Nutritional mechanisms that influence cardiovascular disease

Am J Clin Nutr. 2006 Feb;83(2):421S-426S. doi: 10.1093/ajcn/83.2.421S.


Current evidence suggests that most significant risk factors for heart disease have been identified. Although age, sex, and genetics are important unmodifiable risk factors, most new cases of acute myocardial infarctions today can be predicted by the presence and level of 9 risk (or cardioprotective) factors that can easily be assessed and, most importantly, modified. These risk factors are the same in almost every geographic region and in every racial/ethnic group worldwide and are consistent in men and women. Eight of these 9 risk factors are influenced by diet, and most act by promoting atherogenesis, which is the most important background condition for cardiovascular disease. Dietary interventions mostly affect atherogenesis by modulating, at the cellular level, proinflammatory processes that initiate and perpetuate endothelial dysfunction, plaque formation, and, eventually, plaque rupture. For example, there is now enough evidence, both epidemiologic and clinical, of the beneficial effects of n-3 fatty acids. Either as part of a normal low-fat diet or as supplements, these fatty acids are now recommended to prevent cardiovascular disease. This review will summarize the mechanisms by which diet may influence atherogenesis through the early inception, progression, and clinical emergence of atherosclerosis, with a special focus on n-3 fatty acids.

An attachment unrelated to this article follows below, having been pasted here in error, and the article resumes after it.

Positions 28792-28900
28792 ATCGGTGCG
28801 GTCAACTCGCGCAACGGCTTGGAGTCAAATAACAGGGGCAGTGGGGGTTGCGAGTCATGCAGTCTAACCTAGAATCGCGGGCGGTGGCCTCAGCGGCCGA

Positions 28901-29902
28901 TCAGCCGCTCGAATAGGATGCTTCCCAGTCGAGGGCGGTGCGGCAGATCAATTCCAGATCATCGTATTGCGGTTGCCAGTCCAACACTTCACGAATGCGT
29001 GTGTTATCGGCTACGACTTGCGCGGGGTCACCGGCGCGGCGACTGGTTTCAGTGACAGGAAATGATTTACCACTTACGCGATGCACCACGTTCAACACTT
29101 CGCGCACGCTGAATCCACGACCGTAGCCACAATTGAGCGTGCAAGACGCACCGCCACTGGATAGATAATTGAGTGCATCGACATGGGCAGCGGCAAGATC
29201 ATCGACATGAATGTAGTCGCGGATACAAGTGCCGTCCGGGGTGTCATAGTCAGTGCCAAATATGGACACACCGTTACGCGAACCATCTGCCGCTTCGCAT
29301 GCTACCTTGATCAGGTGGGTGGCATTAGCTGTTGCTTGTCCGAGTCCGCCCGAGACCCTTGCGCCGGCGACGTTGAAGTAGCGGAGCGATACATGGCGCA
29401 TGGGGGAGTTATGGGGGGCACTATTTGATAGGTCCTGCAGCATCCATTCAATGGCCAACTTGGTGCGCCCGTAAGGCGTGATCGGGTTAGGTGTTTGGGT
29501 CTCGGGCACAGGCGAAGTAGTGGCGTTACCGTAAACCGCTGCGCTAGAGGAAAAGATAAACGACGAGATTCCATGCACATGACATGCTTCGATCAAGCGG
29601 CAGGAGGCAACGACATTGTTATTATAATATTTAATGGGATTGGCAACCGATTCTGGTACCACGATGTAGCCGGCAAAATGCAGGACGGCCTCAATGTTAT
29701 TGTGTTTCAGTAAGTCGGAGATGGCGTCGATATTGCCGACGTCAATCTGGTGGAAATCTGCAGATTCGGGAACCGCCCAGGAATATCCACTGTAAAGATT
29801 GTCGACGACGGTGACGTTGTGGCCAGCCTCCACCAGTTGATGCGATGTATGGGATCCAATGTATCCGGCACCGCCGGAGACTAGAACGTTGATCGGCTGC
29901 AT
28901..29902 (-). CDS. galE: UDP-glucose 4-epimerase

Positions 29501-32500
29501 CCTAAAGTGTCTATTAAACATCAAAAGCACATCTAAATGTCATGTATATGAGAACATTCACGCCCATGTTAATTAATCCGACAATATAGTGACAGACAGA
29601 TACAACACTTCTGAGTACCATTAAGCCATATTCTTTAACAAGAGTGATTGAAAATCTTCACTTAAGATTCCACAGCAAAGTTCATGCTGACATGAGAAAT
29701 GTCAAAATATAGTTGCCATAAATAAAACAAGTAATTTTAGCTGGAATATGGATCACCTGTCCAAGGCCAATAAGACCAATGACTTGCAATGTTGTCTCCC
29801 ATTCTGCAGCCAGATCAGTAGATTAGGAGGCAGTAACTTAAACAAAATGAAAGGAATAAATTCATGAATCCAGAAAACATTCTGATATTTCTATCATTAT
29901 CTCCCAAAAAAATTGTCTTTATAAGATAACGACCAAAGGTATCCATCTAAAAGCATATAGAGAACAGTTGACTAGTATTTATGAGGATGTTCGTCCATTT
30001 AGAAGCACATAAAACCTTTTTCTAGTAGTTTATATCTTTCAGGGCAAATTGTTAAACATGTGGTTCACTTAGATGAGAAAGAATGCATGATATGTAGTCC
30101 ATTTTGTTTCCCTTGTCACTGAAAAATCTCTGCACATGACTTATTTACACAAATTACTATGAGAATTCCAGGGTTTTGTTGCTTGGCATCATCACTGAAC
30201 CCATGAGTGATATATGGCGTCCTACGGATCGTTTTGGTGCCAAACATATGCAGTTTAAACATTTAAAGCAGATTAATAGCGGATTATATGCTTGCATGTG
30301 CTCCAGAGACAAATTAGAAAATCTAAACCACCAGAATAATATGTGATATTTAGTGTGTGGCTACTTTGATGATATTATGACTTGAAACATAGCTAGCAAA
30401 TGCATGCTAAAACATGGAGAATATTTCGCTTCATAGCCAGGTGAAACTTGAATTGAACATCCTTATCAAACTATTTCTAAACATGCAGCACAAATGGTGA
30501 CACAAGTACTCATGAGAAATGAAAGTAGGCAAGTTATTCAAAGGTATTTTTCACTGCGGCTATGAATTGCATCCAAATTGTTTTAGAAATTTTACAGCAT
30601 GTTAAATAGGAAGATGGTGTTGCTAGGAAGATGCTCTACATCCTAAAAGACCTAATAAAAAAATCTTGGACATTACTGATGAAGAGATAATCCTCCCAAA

Publication types

  • Research Support, Non-U.S. Gov't
  • Review

MeSH terms

  • Adult
  • Aged
  • Aging / blood
  • Aging / metabolism
  • Aging / physiology*
  • Atherosclerosis / epidemiology
  • Atherosclerosis / prevention & control
  • Cardiovascular Diseases / epidemiology*
  • Cardiovascular Diseases / genetics
  • Cardiovascular Diseases / prevention & control*
  • Diet*
  • Fatty Acids, Omega-3 / administration & dosage*
  • Fatty Acids, Omega-3 / therapeutic use
  • Female
  • Genetic Predisposition to Disease
  • Humans
  • Male
  • Middle Aged
  • Risk Factors
  • Sex Factors


  • Fatty Acids, Omega-3